An Archive of Psychiatric Nursing

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An Archive of Psychiatric Nursing Essay

An archive of psychiatric nursing is a platform that presents research on psychiatric and mental health care. In order to ensure effective submission and relevant publishing of materials, the platform has provided guidelines to authors and publishers (Fitzpatrick). An Archive of Psychiatric Nursing Essay. These guidelines are essential to both the public and private sectors since they are aimed at helping the authors communicate with their customers and pass their message. The authors are supposed to publish their documents according to the accepted format, and items that are supposed to provide knowledge, to scientists and practitioners of psychiatry must be present. The authors are therefore required to provide materials that are geared towards improving psychiatric practice through policy influence and information on current trends in psychiatry.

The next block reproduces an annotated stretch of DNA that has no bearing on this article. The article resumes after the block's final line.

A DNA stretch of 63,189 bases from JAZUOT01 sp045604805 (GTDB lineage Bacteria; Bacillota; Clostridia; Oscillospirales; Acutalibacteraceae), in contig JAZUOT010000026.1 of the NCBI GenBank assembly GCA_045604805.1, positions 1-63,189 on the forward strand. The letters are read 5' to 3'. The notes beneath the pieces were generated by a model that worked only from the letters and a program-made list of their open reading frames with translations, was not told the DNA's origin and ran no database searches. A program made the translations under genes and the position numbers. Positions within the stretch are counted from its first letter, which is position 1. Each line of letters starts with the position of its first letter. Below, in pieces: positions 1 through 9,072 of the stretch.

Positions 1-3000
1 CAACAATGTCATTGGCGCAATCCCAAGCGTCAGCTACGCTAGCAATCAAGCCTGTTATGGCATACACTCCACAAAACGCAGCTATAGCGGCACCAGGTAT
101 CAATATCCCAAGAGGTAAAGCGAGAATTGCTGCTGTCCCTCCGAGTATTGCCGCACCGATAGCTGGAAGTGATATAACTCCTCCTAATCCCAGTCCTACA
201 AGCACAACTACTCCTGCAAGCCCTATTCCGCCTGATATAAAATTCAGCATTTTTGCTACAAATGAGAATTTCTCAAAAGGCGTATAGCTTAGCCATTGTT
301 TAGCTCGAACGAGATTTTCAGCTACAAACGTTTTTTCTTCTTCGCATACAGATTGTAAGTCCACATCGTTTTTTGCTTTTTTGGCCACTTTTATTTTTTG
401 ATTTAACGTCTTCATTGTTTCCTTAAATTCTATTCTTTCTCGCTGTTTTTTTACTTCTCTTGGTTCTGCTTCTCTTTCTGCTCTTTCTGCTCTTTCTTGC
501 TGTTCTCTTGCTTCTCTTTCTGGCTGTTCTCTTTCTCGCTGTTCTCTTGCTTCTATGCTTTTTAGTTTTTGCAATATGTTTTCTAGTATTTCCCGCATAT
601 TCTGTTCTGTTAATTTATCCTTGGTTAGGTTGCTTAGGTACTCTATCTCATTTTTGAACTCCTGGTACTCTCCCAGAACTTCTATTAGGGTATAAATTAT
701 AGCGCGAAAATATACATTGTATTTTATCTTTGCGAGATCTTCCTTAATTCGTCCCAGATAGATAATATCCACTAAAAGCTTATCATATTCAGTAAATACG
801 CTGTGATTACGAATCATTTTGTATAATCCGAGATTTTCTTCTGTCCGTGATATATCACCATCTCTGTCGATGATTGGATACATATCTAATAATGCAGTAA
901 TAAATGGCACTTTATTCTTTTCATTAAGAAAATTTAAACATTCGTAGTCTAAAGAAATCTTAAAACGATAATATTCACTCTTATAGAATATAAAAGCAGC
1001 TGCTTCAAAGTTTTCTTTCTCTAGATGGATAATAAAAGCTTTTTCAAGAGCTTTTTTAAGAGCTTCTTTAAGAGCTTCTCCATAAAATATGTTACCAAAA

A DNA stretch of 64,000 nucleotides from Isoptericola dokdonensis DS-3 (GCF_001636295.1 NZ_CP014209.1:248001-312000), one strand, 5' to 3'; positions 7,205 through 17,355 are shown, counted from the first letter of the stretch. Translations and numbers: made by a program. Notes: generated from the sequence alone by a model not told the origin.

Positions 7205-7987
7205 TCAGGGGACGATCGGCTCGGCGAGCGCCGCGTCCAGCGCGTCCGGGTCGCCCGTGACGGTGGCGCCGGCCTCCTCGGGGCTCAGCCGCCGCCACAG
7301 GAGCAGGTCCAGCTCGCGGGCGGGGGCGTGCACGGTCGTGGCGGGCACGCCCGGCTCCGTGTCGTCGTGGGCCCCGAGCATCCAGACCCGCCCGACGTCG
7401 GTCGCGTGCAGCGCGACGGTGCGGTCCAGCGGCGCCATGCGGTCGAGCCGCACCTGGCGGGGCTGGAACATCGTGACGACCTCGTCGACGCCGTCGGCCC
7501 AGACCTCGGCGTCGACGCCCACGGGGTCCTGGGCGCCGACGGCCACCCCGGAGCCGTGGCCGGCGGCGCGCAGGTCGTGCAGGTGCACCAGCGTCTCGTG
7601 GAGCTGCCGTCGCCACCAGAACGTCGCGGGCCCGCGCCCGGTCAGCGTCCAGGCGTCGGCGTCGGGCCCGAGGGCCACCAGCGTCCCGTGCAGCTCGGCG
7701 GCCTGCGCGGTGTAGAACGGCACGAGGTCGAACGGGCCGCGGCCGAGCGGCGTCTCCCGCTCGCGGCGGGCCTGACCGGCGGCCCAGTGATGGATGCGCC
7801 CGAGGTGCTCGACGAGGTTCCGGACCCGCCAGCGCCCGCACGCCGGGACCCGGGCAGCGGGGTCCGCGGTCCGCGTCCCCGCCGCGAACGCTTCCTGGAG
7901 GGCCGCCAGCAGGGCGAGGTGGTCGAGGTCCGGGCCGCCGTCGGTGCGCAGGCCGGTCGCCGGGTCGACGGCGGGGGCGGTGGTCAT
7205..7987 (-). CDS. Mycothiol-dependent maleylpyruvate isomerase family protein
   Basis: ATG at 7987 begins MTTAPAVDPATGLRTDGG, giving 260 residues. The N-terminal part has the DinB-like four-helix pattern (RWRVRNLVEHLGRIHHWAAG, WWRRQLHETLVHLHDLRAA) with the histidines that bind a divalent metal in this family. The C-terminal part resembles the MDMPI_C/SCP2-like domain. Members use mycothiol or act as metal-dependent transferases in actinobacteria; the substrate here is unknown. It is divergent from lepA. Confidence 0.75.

The authors are supposed to use the American Psychological publication 6th edition to create a format for their document and to provide references for their document. The authors are also required to follow the publishing ethics. In case of human or animal experimentation; the privacy and rights of the subject must be observed and adhered to. If other groups are involved in the research, the authors are also required to disclose their relationships with the organizations and people(Fitzpatrick). This is aimed at reducing biasness in work. Effective use of the English language is supposed to be used by the authors and should promote diversity and equality. After verification of the article by the editor, the authors are supposed to sign an agreement for the journal publishing agreement. Another relevant guideline of the author includes the structure of the document and the inclusion of the artwork in the document. The documents summited and the editors will determine published volume. Authors are required to use these guidelines so has to maintain the effective sharing of knowledge in psychiatric nursing.